Skip Thunder Head Falls, Check Out Dinosaur Park

    Thunder Head Falls

    On our trip to the Mt Rushmore area near Rapid City, SD, we decided to go to Thunder Head Underground Falls. Located just 10 miles southwest of Rapid City, SD the trip to the falls was beautiful as the road meandered through tall trees and over a peaceful stream.

    Update- This business has closed. I will leave this up in case it reopens in the future.

    The website explains how in 1878 gold miners working the shaft would use black powder to get through. The mine had been worked on for 20 years. However, one day a blast unexpectantly resulted in a blast of icy cold water.

    With such a blast of water coming into the mining shaft; there was no way they could continue working the mine, so it was shut down.  The underground waterfall was forgotten until 1949 when Vera Eklund on a train sightseeing trip, noticed a stream of water coming from the side of the mountain.  She convinced her husband to help her find the source.  Once they saw the waterfall inside the mountain they bought the land and opened it to the public.

    When we arrived at the falls, we parked our car and walked down a set of wooden steps down to the stream bed.  The surrounding scenery was pleasing to the soul.  Tall pine trees straddled a 15-foot wide rippling stream. Meanwhile, the wooded mountain set as a great background. 

    We walked up to the little building that served as a ticket stand.  Knowing the mine shaft would be chilly and have the sound of rushing water, I made everyone take a restroom break.  For the six of us, it would cost the maximum charge of $27.  Tours are self-lead so we headed up the steps to the mine.

    The path leading to the falls is narrow and wet.  The whole shaft is very dark with lighting every 10 feet or so.  I held on to Momo’s hand as I thought the dark, loud shaft might be a bit scary for her.  The six of us walked single file down the 600-footh-path to the falls.  The path has 4-foot wooden rails to keep you from falling into the stream coming out of the mountain from the falls. We had to slow down a few times to let people coming from the falls to go past us.

    When we finally made it to the end, to the falls itself, it was a great disappointment. When I think of waterfalls I think of water beautifully cascading down.  This was more like a fire hydrant that had been turned on pouring down onto one rock and bouncing onto another before streaming out the mountain.

    The water crashing in was loud. According to the website, it pours in at a rate of 8 cubic feet per second. You could feel the mist of it as you walked closer.  We stood for a few minutes watching the “falls”.  We looked up at the top of the mine to see where the miners had chipped away at the mountain to form the mine. Then we walked out.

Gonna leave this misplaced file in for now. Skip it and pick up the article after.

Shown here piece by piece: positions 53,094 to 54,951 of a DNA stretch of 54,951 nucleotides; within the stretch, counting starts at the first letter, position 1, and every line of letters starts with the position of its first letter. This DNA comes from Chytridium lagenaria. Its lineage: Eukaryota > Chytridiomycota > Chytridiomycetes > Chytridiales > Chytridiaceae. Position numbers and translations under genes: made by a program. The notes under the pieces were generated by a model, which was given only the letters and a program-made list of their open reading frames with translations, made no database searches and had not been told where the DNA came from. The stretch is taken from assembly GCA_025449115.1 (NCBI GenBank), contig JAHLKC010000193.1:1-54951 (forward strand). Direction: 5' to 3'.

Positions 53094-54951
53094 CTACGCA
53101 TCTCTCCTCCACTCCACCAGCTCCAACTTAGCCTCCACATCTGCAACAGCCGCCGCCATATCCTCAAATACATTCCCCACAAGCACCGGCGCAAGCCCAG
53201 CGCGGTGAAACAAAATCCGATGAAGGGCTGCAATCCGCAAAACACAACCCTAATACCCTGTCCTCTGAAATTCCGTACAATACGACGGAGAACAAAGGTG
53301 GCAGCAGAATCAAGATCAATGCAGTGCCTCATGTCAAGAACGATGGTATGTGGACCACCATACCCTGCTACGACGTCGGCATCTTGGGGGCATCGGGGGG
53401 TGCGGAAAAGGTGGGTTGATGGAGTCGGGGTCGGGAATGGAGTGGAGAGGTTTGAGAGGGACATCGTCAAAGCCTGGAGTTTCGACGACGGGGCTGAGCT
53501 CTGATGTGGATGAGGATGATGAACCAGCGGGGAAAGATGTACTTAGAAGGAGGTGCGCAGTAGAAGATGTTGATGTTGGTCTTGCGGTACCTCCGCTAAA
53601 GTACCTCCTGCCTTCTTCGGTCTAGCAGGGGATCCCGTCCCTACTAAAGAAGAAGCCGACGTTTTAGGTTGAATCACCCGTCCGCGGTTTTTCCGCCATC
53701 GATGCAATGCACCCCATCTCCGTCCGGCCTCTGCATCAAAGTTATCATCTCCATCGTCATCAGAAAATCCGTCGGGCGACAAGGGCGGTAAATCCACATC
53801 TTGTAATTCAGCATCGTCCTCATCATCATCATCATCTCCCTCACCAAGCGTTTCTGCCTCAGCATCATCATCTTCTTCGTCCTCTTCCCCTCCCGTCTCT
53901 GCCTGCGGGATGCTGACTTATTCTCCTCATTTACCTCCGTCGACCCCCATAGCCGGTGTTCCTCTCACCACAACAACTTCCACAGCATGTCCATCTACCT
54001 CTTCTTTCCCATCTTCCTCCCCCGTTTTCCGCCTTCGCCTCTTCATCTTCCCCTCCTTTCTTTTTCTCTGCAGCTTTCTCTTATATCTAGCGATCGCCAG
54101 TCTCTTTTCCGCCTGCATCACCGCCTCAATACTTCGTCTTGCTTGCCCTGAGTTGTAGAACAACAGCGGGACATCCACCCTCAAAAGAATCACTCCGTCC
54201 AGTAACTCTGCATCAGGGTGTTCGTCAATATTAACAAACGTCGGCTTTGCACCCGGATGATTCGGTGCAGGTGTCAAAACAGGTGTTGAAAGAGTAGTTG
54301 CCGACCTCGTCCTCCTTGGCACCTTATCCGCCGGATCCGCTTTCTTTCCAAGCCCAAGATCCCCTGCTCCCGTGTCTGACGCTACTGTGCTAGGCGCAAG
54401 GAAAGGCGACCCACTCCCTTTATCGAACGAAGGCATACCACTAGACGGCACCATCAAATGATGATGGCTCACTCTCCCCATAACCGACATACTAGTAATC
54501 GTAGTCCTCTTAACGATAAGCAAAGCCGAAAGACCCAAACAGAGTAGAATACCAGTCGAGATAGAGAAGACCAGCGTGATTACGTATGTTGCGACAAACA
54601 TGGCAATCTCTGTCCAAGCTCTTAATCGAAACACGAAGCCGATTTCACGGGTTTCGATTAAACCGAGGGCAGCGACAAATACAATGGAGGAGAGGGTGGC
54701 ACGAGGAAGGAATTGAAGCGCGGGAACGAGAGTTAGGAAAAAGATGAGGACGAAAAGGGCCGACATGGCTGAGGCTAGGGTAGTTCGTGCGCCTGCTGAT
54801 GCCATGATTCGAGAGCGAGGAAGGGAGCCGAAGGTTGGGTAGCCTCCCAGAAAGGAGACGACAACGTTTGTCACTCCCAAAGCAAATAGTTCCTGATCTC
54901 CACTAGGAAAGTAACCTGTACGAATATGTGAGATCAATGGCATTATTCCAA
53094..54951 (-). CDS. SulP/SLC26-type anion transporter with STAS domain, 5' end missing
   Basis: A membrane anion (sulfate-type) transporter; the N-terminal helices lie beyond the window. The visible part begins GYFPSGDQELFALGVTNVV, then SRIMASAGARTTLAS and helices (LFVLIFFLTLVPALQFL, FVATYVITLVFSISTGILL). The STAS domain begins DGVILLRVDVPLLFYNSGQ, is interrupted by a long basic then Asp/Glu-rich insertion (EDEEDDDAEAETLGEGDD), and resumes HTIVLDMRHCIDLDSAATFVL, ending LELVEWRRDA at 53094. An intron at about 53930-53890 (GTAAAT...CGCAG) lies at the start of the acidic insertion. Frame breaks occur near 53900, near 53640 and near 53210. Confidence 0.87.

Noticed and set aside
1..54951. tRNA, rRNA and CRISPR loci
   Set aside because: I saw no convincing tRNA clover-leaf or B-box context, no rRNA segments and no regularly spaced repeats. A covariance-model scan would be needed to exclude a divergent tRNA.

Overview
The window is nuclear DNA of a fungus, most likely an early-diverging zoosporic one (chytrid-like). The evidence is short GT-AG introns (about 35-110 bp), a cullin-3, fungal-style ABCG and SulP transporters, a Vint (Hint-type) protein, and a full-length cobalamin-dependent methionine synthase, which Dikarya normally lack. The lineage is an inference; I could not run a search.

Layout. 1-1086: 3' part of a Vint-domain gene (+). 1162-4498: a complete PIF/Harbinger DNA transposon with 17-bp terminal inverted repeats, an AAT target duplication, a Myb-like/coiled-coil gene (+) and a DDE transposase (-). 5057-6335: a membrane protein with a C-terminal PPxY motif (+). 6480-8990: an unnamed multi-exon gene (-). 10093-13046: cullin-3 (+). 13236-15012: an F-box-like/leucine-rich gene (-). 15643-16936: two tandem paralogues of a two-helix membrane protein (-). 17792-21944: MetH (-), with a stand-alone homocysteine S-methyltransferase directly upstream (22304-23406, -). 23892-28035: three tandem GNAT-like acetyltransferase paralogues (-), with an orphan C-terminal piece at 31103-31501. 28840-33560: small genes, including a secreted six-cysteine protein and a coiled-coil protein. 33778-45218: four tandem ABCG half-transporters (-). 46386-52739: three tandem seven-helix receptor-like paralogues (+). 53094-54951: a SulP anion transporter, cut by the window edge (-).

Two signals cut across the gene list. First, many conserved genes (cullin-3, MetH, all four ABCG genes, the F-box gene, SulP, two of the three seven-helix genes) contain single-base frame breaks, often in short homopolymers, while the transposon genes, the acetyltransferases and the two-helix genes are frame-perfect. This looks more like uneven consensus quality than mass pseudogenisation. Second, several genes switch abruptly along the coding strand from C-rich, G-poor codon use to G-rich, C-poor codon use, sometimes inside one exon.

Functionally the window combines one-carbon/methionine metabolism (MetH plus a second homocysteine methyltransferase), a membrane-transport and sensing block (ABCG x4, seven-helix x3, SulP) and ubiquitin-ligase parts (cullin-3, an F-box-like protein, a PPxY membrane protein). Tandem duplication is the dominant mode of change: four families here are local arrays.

Total time spent in the mine – about 6 minutes.  $27 for 6 minutes.  I felt really bad that we had spent so much on something that was so disappointing. It’s taken me longer to write about this poor excuse of an attraction than it took for us to visit it. So my dear POMers (Parents of Many), I recommend you skip this one.

    Canyon Lake Park

    On our way back to the Comfort Inn & Suites in Rapid City we stopped at Canyon Lake Park.  Located on Hwy 44 or Jackson Boulevard, Rapid Creek flows through it. The park has great paths near the lake that make for a great way to stretch the kids’ legs.  The grass looks great, but be careful!, it’s full of dog and goose poop.  My kids said it should have been called Goose Poop Park. An afternoon rainstorm was coming in so we only were able to walk out to the gazebo island and back.

    Dinosaur Park

    Dinosaur Park is a free park located on a hill overlooking the city.  We had a little trouble finding it since I hadn’t looked up exactly how to get there and because we didn’t see any signs for it.  But we could see some of the concrete dinosaurs from highway 44 and decided to take some neighborhood roads to get closer. Finally, we saw a sign and drove up to the gift shop. Since it had started raining we decided to go in.

    The gift shop was a great pit stop.  They had all the usual trinkets and t-shirts but the t-shirts were cheap. We bought 4 shirts and for some reason a coon cap for the Boy for $40.  There’s also an eating area that looks like a soda fountain counter.  The food was cheap too.  I recommend stopping at lunch as you could get a hot dog and drink for 99 cents. The menu had many reasonably priced items. You could have ice cream too and feed everyone on the cheap.

    The staff was very nice.  The Boy knocked over a low glass shelf breaking it.  The staff was understanding, “These things happen” they said.  All in all a great pit stop.

    The rain cleared so we went to check out the 7 concrete dinosaurs which were built in the 1930s.  There were a lot of steps leading to the dinosaurs.  Not stroller friendly, so remember to bring the baby carrier. The dinosaurs are spread out on the concrete path.

    I’m sure your kids could tell you what each one is, but I can’t.  A dinosaur is a dinosaur in my book.  My kids liked the park. We liked the price, the views, and that it was well-maintained.

    We recommend including Dinousaur Park in your Rapid City itinerary, perhaps after a day at either Jewel Cave National Monument or Wind Cave National Park or pairing it with Skyline Wilderness Area Park.

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    Theresa Jorgensen

    Theresa is the mother of four including twins. She is the owner of SixSuitcaseTravel, a travel site for big families of 5, 6, 7, 8. She enjoys helping other big families build life-long travel memories. Her family's travel bucket list includes Washington, DC (done!), Yellowstone (done!), London, and anywhere in the Caribbean.